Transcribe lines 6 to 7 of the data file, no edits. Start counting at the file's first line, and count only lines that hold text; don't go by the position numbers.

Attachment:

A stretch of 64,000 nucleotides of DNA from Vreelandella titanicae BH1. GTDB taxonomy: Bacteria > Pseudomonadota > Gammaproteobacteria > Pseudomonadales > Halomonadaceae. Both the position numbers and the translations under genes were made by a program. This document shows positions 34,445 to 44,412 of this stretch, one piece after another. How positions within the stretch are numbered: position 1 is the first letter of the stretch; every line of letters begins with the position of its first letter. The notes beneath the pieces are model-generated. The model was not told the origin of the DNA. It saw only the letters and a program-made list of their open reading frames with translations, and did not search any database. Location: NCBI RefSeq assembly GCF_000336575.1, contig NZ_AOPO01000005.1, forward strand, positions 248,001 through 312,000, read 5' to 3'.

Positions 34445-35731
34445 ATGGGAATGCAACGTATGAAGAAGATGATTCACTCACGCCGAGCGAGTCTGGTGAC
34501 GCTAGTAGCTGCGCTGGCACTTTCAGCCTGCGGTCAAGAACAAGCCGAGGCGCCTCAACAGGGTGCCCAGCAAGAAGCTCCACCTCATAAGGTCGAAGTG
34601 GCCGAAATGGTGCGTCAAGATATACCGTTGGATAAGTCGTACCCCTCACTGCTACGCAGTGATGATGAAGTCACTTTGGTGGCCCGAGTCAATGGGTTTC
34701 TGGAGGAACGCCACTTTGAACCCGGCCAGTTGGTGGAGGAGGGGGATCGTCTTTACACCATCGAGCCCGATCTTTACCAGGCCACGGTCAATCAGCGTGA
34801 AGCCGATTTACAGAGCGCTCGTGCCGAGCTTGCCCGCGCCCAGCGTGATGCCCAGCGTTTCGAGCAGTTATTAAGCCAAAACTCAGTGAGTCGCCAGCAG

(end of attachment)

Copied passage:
34701 TGGAGGAACGCCACTTTGAACCCGGCCAGTTGGTGGAGGAGGGGGATCGTCTTTACACCATCGAGCCCGATCTTTACCAGGCCACGGTCAATCAGCGTGA
34801 AGCCGATTTACAGAGCGCTCGTGCCGAGCTTGCCCGCGCCCAGCGTGATGCCCAGCGTTTCGAGCAGTTATTAAGCCAAAACTCAGTGAGTCGCCAGCAG